Our commenter Murc asked me to write a post on Black Friday and how it is unfair to workers. Since he felt so strongly about it, I said he should write it instead. Here it is:
So. Black Friday. It’s upon us. The highest holy day of our national consumer religion, and the ratchet that turns one notch tighter on the workers who make it possible every year.
Of course, it isn’t really about the Friday in question anymore and hasn’t been for some time. It’s about the Thursday before Black Friday, which has been colonized by the day following it in the same way a fungus colonizes and enslaves ants.
Let’s check out this years murderers row of “opening on Thanksgiving” hours among major retailers. It’s basically the same as the year prior, but with some real fun changes:
Walmart: 6.00 PM
Target: 6.00 PM
Sears: 6.00 PM
Best Buy: 5.00 PM
Toys R’ Us: 5.00 PM
Macy’s: 5.00 PM
JC Penney: 2.00 PM
Now, last year our winner in this particular ghoulish sweepstakes was Penneys, with that then-jaw dropping two in the afternoon opening time.
This year, K-Mart looked at that and said “hold my beer.”
K-Mart will be opening at six in the morning on Thanksgiving day. Yes, not P.M, but A.M. They’ll be open all day and into the night, and then open again at six in the morning on Black Friday proper.
They say the saddest place in the world to be is the buffet at Caesar’s Palace at one a.m Christmas morning. I would submit that the layaway counter in a K-Mart at six a.m on Thanksgiving Day is competitive.
The silver medal winner has got to be Dollar General; they’ll be opening at seven a.m and staying open all day. That’s some synergistic planning right there; people who can’t afford to take a day off will show up to run their Dollar Generals in order to sell things to people who have been so beaten down they can’t afford to shop anywhere else but a Dollar General.
So what does this mean for workers?
Many of these stores will require their workers to stay late on Wednesday in order to get their plan-o-grams set up for the oncoming weekend, which will have special displays. Many stores will also use this as an opportunity to get their final Christmas season layouts in place. Re-doing a store has to be done on the regular and is drudgery enough when you’re not doing it last thing Wednesday evening prior to coming in and working on Thanksgiving.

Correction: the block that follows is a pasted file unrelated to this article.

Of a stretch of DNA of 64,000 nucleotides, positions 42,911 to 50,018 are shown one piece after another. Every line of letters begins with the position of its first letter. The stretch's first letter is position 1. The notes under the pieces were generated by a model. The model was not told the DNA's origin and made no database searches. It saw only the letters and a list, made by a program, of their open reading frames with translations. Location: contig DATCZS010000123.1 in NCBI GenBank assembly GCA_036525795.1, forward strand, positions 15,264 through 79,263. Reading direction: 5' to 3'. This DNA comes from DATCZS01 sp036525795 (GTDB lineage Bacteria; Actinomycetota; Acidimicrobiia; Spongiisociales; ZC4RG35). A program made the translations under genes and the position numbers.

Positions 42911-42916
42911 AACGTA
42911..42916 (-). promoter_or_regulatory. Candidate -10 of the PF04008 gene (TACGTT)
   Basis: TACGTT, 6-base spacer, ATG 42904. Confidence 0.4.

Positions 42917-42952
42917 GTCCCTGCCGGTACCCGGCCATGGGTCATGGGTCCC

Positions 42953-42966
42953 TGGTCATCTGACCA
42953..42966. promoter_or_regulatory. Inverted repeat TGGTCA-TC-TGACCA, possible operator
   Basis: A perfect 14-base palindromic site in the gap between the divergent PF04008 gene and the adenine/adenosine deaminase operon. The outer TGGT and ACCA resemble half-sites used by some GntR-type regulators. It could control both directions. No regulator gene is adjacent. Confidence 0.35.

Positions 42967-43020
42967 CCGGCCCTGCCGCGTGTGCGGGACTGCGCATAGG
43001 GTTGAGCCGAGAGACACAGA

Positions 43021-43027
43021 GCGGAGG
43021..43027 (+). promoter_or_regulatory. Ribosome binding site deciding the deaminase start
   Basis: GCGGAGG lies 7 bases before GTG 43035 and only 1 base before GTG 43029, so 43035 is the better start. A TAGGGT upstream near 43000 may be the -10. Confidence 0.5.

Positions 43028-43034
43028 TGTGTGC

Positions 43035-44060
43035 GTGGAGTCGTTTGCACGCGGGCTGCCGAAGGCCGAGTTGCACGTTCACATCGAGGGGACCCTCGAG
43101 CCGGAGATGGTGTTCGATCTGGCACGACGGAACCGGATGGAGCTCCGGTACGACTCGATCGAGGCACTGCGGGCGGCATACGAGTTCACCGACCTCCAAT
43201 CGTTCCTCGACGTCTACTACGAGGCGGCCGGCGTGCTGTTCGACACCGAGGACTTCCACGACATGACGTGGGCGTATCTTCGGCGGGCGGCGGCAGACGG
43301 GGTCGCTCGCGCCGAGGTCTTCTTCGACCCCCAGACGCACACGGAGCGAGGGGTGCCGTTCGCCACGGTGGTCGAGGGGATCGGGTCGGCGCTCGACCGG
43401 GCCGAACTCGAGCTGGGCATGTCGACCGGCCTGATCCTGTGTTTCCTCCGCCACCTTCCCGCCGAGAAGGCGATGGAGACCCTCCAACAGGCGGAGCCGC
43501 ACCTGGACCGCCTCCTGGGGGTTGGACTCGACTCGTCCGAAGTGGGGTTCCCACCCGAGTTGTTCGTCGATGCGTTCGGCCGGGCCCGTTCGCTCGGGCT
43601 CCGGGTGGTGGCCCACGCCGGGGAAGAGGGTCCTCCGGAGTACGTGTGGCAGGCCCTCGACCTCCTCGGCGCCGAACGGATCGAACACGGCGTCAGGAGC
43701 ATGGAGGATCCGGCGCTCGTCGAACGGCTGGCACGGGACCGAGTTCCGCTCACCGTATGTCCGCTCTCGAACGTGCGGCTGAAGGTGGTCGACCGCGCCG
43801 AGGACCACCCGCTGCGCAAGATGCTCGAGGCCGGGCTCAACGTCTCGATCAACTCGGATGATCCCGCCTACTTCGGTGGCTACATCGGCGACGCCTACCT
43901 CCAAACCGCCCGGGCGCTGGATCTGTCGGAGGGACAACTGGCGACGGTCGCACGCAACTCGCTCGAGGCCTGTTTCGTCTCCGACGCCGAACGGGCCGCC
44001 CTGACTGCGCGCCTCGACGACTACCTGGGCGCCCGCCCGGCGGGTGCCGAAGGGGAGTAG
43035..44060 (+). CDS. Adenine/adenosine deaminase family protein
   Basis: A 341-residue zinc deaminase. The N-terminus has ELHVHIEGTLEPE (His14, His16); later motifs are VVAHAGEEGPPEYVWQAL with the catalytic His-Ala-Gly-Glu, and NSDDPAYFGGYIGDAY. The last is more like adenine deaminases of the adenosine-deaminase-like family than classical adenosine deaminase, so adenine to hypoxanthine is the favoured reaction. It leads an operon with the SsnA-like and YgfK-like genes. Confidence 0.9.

Those selfsame workers will need to arrive an hour early or so to set up on Thursday, of course. So add about an hour to all of the times listed above; people will be rolling up to K-Mart at five in the morning to get it all ready to go.
Now, there is one bright spot; many of these stores used to stay open all night Thursday and then all day Friday. However, the majority have shifted to closing for at least a few hours Thursday night before re-opening. Wal-Mart is going the distance, of course, but Macy’s and Best Buy and Target et. al. have backed off from that.
(Although that allows them to do things like schedule someone from five to one on Thanksgiving day, and then call them back in at six on Friday for another eight-hour shift.)
This is a direct outgrowth of the decimation of unions across the country, and of our unraveling social contract as a whole. Industries that remain strongly unionized have workers that will be staying home with their families, where they belong, on Thanksgiving. They’ll often have Black Friday off as well. (In an ironic twist of fate, their union wages likely give them the disposable income to go out and shop both days.) White-collar workers have one or both days off as well. But it once would have been unthinkable to make even non-unionized workers show up on Thanksgiving. People would have been appalled. Not so much anymore.
Many grocery stores are open extended hours on Thanksgiving. And again; grocery stores used to be hugely unionized. Now the actual on-the-ground labor is an army of part-time teenagers and the elderly, and who the fuck cares about them, am I right? So Meijers or Wegmans or your regional equivalent can be open on Thanksgiving day, so their middle-class patrons can pop right in and pick up something they forgot for the dinners the person checking them out won’t be able to enjoy themselves. How convenient!
The worst part of all this, tho, the very worst, is the way it turns our own giving nature against us.
Times are tough for a lot of people, but they still want to have some nice things, or more importantly buy nice things for their loved ones. The people who are lining up at these stores and thereby validating the decision to be open on Thanksgiving are not, in most cases, bad people. They’re people who want to buy their children and siblings and parents, who they care about deeply, the gifts they feel those folks deserve. But their pocketbooks require insane doorbuster savings to make that possible. Some of the people you’ll see trampling each other in the inevitable “riot at a Wal-Mart” videos are just asshole skinflints, of course, but most are not.
They’re just driven to do things like pervert their entire day around these sales, even if they themselves have the day off, and that’s just terrible.
This Thanksgiving bullshit is vile, and it’s anti-worker. No, more than that; it’s anti-people. And folks need to know that, and fight against the notion that this is all okay and normal.